Bukruk Street Art Festival is taking place until March 17 and features indoor and outdoor exhibitions at Bangkok Art and Culture Centre (BACC) and nearby areas. Living Arts Festival runs from February 27 to March 10 at Ratchaprasong intersection, and will highlight street paintings that play with your perspective.
What do these two events signify? Well, it seems there's no stopping street art from going mainstream, and it's painting its way across Bangkok. To get you into an art-loving mood, we explore the different sides of art on the streets in this fair city.
Besides street sites designated for the various festivals (more on them later in this article), we've trekked from BTS to MRT routes and beyond to seek out unofficial galleries of wall paintings and graffiti. Check them out and have a little adventure in the process. (Note: some pieces will change from time of print, as is custom.)
Opposite Lat Phrao Soi43, an old stretch of wall bears a collaborative effort of well-known graffiti artist Alex Face and his friends. His signature three-eyed baby is laying there.
Find Na Ranong intersection in Klong Toey district and walk towards Klong Toey market. This cool mural covers one side of a shophouse. It definitely brightens up the street but does nothing to improve the smell, though.
WORD ON THE STREET
We ask artists and non-artists to comment on different aspects of street art.
On what makes street art fascinating
"A work becomes fascinating when it becomes part of an environment or a place. Each place has its own story and it allows an artist to represent it through a work. The other fascinating aspect of street art is its transient nature. Its creator has no control over its outcome or longevity. It's subject to weather and can be gone when someone else places their work over it. To me, that's what makes it special. I take photos of my street work as much as possible when I finish."
- Pharuephon "Mamafaka" Mukdasanit, graphic designer, street artist and participant at Bukruk Street Art Festival
On doing graffiti the Thai way
"Most graffiti works in Thailand are influenced by hip hop culture but, personally, I think what graffiti means can differ from one country to another. Thailand is a place where you can do graffiti easily because no one pays much attention to abandoned walls or buildings. People here are usually kind-hearted and you can explain to them what you're doing [and they will let you be]. Many times [while creating graffiti], the locals gave me food as a thank you for creating someting beautiful for their community. There were times when I got in trouble but they are very few by comparison. Having said that, graffiti can be a sensitive matter. It depends on what kind of graffiti you create, where you create it and what it gives to the community. If you try to create something positive, I believe good things will come out of it. If you spray to be destructive, problems may find you. It's up to you how you want to take graffiti."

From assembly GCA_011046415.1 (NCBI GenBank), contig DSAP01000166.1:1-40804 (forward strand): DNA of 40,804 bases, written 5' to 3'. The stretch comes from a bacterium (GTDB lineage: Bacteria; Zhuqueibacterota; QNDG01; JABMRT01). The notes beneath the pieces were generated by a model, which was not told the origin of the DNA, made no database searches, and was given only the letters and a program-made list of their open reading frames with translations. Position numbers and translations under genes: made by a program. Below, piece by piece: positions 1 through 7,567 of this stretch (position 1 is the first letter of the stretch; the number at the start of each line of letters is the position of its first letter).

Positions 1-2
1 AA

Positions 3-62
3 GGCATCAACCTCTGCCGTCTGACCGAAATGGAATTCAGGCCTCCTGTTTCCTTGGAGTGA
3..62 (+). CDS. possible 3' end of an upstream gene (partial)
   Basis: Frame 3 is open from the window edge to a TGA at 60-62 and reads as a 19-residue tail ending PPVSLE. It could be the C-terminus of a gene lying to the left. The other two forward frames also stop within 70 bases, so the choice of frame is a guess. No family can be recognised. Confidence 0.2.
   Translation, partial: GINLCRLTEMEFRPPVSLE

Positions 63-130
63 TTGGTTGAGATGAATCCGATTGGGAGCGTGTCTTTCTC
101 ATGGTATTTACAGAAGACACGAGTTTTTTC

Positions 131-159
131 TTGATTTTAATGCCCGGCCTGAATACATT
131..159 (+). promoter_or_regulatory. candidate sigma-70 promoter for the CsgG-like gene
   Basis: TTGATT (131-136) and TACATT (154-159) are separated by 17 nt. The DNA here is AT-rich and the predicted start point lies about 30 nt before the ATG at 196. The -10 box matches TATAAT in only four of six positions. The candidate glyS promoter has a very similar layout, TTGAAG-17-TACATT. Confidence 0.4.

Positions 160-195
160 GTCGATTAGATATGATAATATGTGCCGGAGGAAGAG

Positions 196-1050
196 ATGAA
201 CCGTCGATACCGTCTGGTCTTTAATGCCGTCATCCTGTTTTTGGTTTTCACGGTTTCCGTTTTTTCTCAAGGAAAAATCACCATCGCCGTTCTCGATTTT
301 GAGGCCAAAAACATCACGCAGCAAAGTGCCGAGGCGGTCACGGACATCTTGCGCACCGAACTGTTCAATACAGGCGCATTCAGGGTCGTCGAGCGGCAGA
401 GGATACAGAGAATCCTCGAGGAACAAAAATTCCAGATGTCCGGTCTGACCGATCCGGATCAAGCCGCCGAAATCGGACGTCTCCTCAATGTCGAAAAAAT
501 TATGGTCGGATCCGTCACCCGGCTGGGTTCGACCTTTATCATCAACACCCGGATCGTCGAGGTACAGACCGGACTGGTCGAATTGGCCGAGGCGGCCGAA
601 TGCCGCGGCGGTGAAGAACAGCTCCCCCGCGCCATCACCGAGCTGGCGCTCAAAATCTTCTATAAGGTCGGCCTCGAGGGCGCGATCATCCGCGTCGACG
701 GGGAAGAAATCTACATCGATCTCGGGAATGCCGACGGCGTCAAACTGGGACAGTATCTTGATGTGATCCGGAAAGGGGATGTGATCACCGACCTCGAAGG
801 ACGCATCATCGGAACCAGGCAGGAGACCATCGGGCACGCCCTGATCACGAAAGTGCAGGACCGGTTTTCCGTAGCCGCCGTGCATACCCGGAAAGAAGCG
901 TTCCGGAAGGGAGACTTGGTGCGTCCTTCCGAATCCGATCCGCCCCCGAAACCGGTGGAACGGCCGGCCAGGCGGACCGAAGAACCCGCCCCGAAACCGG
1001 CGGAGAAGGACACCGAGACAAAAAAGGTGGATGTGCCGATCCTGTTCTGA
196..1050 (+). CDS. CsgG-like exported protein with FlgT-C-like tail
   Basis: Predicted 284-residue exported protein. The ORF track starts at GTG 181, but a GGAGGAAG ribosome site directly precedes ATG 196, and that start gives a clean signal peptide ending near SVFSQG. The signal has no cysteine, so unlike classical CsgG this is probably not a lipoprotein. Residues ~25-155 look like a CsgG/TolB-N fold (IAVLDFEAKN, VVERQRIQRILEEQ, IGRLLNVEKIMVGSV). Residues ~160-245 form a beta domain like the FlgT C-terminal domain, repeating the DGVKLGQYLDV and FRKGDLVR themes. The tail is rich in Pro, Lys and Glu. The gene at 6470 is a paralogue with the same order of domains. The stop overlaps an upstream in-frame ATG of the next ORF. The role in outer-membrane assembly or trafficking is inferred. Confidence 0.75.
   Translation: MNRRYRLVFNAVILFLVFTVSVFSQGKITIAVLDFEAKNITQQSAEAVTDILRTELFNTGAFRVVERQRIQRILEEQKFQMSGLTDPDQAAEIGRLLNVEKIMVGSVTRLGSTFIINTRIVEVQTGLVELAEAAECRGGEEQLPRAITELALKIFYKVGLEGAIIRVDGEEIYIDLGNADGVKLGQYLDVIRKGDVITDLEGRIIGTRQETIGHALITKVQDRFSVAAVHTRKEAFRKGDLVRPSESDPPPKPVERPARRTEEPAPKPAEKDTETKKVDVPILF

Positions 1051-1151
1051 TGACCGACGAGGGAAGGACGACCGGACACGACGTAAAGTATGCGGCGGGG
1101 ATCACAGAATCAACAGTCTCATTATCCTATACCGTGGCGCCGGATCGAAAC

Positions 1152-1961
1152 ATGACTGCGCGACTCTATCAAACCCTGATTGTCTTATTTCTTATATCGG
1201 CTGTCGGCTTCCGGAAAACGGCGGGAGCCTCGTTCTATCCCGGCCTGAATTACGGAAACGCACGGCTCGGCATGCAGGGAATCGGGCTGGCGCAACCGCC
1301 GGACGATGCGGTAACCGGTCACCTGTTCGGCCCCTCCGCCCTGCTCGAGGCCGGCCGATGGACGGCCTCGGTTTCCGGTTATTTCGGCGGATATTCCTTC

- Alex Face, graffiti artist and participant at Bukruk Street Art Festival
On doing street art with your own twist
"Street art, in a literal sense, means artwork on the street to me. And art comes in different forms - images that portray stories, abstract images, graffiti artwork and so on. I came up with the one-block stencil technique to do something no one else had done before. I use basic patterns that I cut out of my medium and spray colour on them to create images [with a low-res feel] on walls and this makes my works unique. I enjoy creating my works like I'm playing with Lego blocks. The value of street art depends on what the artist wants to convey. The work can carry a message that corresponds with the location or communicate with viewers by itself. We should be open to all types of art."